Relating variance in feedback effectiveness to learning styles
Keywords:Feedback, Learning Styles, Feedback Effectiveness, Conceptual Model
Introduction: Students consider feedback to be an important aspect of good teaching, and meta-analyses confirm its influence on academic achievement. Anecdotal observations in pharmacy practice workshops at our institution suggested variance in students’ perceptions regarding the effectiveness of feedback.
Aim: To explore reasons students perceive the effectiveness of feedback differently from each other.
Methodology: As a conceptual paper, this article does not conform to the standard format of empirical research papers. Instead, it develops an argument by drawing on two established theories about the learning process, Vygotsky’s theory of Social Constructivism and Learning Style theory.
Results: The effectiveness of feedback may be influenced by factors other than quality. We propose an original model that links feedback preferences with learning styles, and make recommendations to pharmacy educators grounded in research findings.
Conclusion: The Matched-Mismatched Feedback Model may account for some of the variation in feedback effectiveness. Further empirical research to explore the validity of our model is recommended.
Austin, Z. (2004). Development and Validation of the Pharmacists' Inventory of Learning Styles (PILS). American Journal of Pharmaceutical Education, 68(2), Article 37.
Black, P. & Wiliam, D. (1998). Assessment and Classroom Learning. Assessment in Education, 5(1), 7-74.
Carless, D. (2006). Differing perceptions in the feedback process. Studies in Higher Education, 31(2), 219-233.
Coffield, F., Moseley, D., Hall, E. & Ecclestone, K. (2004). Learning styles and pedagogy in post-16 learning. A systematic and critical review. London, U.K: Learning and Skills Research Centre (online). Available at: www.LSRC.ac.uk. Accessed 22nd August, 2016.
Cohen, V.B. (1985). A Reexamination of Feedback in Computer-Based Instruction: Implications for Instructional Design. Educational Technology, 25(1), 33-37.
Ferguson, P. (2011). Student perceptions of feedback in teacher education. Assessment & Evaluation in Higher Education, 36(1), 51-62.
Freeman, R. & Lewis, R. (1998). Planning and implementing assessment. London: Kogan Page Ltd.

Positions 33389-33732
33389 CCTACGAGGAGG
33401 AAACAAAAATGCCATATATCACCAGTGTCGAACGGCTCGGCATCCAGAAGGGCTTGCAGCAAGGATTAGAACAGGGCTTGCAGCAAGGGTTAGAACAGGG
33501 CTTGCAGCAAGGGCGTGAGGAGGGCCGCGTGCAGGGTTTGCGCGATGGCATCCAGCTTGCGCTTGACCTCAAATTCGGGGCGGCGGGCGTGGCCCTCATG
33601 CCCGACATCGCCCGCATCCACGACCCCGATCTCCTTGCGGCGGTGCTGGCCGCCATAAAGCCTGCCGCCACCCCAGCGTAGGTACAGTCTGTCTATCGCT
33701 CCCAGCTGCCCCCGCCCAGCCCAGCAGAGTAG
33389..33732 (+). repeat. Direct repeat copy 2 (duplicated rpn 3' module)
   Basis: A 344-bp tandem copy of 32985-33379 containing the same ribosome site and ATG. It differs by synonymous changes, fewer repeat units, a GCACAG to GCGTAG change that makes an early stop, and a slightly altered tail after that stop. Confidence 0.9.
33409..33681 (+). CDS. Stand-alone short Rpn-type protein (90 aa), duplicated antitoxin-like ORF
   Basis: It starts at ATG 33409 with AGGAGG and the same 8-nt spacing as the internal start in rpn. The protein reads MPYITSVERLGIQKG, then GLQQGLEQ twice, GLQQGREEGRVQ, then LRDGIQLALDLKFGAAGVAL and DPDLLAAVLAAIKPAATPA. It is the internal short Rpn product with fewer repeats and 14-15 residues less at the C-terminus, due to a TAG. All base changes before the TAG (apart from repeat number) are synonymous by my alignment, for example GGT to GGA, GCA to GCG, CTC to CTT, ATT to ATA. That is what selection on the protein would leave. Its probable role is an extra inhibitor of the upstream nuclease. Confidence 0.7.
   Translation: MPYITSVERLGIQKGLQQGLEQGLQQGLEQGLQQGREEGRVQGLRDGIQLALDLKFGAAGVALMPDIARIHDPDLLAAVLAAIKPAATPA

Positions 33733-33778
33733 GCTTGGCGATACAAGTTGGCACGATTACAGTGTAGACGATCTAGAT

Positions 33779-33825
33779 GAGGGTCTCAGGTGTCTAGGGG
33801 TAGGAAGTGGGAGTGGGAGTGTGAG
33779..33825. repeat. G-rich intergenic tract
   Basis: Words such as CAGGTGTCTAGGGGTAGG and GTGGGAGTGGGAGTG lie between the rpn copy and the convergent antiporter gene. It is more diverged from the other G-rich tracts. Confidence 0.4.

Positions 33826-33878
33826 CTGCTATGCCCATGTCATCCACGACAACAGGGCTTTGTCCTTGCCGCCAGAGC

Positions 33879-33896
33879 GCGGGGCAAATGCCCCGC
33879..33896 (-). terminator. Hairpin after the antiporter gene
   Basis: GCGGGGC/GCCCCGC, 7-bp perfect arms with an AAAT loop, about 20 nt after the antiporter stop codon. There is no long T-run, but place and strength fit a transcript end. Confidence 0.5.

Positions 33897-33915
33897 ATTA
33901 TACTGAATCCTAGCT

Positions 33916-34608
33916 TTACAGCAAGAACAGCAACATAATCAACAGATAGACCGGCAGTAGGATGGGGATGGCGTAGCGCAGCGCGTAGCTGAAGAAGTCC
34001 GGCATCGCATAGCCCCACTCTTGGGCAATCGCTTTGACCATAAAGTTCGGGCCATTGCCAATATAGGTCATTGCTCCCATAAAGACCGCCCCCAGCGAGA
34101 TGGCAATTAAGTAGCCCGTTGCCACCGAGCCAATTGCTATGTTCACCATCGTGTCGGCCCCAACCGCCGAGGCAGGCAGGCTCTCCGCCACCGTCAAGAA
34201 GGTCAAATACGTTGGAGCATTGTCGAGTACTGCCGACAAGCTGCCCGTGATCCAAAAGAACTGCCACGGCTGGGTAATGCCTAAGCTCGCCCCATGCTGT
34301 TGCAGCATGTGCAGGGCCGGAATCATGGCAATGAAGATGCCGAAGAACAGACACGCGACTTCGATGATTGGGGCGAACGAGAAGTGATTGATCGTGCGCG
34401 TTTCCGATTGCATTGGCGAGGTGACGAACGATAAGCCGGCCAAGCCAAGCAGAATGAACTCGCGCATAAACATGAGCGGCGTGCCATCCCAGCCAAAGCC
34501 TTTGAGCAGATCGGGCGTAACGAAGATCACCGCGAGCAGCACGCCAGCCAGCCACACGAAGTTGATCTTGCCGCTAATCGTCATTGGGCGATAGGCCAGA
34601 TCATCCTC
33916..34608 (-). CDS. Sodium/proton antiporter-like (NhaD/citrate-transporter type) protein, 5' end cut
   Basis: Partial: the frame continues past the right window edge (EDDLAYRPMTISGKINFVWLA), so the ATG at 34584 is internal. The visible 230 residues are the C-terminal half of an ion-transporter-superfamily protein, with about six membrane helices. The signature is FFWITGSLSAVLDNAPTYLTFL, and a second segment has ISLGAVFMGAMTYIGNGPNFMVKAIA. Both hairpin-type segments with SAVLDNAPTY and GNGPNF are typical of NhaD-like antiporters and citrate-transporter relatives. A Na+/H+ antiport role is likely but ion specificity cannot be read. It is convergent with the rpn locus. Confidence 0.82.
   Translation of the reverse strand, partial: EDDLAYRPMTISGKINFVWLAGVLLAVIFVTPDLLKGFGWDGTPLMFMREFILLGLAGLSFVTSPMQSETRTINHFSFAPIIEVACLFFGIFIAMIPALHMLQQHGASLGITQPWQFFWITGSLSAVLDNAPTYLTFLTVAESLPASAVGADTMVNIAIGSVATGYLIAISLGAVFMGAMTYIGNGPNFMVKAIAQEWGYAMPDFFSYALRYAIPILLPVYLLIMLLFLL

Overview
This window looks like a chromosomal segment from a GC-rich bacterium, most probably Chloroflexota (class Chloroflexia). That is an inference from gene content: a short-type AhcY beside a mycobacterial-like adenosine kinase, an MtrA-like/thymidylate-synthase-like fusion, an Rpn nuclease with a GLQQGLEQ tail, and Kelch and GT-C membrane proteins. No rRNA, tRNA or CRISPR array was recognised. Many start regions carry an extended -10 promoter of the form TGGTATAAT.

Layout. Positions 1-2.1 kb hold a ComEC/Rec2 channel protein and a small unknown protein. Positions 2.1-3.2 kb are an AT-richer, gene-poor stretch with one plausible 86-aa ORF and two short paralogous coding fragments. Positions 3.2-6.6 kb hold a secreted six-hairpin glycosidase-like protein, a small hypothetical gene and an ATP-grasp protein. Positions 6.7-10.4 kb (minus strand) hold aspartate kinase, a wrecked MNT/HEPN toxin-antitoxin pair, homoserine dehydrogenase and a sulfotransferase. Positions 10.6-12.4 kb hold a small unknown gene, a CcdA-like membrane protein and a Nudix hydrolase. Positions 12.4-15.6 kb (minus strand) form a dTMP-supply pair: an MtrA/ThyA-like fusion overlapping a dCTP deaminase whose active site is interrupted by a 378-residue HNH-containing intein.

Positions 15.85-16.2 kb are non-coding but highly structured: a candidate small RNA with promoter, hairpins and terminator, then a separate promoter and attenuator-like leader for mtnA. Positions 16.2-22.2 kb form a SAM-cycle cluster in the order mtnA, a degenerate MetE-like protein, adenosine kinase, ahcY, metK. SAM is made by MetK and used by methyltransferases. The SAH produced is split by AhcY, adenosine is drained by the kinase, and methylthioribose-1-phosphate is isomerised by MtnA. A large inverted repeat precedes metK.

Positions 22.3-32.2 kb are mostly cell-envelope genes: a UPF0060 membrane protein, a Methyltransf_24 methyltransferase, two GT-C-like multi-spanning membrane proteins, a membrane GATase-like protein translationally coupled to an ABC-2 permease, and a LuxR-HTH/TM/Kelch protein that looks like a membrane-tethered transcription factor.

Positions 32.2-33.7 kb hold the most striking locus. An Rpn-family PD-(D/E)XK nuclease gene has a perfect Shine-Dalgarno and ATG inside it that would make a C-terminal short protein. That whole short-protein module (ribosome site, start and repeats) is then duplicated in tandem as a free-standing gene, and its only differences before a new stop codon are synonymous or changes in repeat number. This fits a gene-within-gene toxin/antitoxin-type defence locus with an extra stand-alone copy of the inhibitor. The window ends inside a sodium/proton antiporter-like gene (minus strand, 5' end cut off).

Hall, M., Hanna, L.-A. & Quinn, S. (2012). Pharmacy Students’ Views of Faculty Feedback on Academic Performance. American Journal of Pharmaceutical Education, 76, (1), Article 5.
Hattie, J. (2009). Visible Learning: A synthesis of over 800 meta-analyses in education. London, UK: Routledge.
Hattie, J. & Timperley, H. (2007). The Power of Feedback. Review of Educational Research, 77(1), 81-112.
Higgins, R., Hartley, P. & Skelton, A. (2002). The conscientious consumer: Reconsidering the role of assessment feedback in student learning. Studies in Higher Education, 27(1), 53-64.
Higher Education Funding Council for England. (2015). Annual national student survey (online). Available at: http://www.hefce.ac. uk/lt/nss/results/2015/. Accessed 22nd August, 2016.
Hounsell, D., McCune, V., Hounsell, J. & Litjens, J. (2008). The quality of guidance and feedback to students. Higher Education Research and Development, 27(1), 55-67.
Kolb, D.A. (1981). Experiential Learning Theory and the Learning Style Inventory: A reply to Freedman and Stumpf. Academy of Management. The Academy of Management Review, 6(2), 289-296.
Kolb, D.A., Boyatzis, R.E. & Mainemelis, C. (2000). Experiential Learning Theory: Previous Research and New Directions. In Perspectives on thinking, learning and cognitive styles (eds. R.J. Sternberg & L.-F. Zhang), Mahwah, New Jersey: Lawrence Erlbaum, pp. 227-247.
Kolb, D.A. (2014). Experiential learning: Experience as the Source of Learning and Development, 2nd Edition. Upper Saddle River, NJ: Pearson Education Inc.
Krause, K., Hartley, R., James, R., & McInnis, C. (2005). The First Year Experience in Australian Universities: Findings from Decade of National Studies. Centre for the Study of Higher Education, University of Melbourne (online). Available at: http://melbourne-cshe.unimelb. edu.au/research/experience/the-first-year-experience-in-australian-universities. Accessed 22nd August, 2016.
Nicol, D.J. & Macfarlane-Dick, D. (2006). Formative assessment and self-regulated learning: a model and seven principles of good feedback practice. Studies in Higher Education, 31(2), 199-218.
Perera, J., Lee, N., Win, K., Perera, J. & Wijesuriya, L. (2008). Formative feedback to students: the mismatch between faculty perceptions and student expectations. Medical Teacher, 30(4), 395-399.
Poulos, A. & Mahony, M.J. (2008), Effectiveness of feedback: the students’ perspective. Assessment & Evaluation in Higher Education, 33(2), 143-154.
Ramsden, P. (2003). Learning to teach in higher education. New York, NY: RoutledgeFalmer.
Rowe, A.D. & Wood, L.N. (2008). Student Perceptions and Preferences for Feedback. Asian Social Science, 4(3), 78-88.
Sinclair, H.K. & Cleland, J.A. (2007). Undergraduate medical
students: who seeks formative feedback?. Medical Education, 41(6), 580-582.
Sonthisombat, P. (2008). Pharmacy Student and Preceptor Perceptions of Preceptor Teaching Behaviors. American Journal of
Pharmaceutical Education, 72(5), 110.
Stevenson, A. (Ed.). (2010). Oxford Dictionary of English. New York, NY: Oxford University Press.
Vygotsky, L.S. (1978). Mind in Society. Cambridge, MA: Harvard University Press.
Weaver, M.R. (2006). Do students value feedback? Student perceptions of tutors' written responses. Assessment & Evaluation in Higher Education, 31(3), 379-394.
Wojtas, O. (1998). Feedback? No, just give us the answers. Times Higher Education Supplement, 25 September (online). Available at: https://www.timeshigher education.com/news/feedback-no-just-give-us-the-answers/109162.article. Accessed 22nd August, 2016.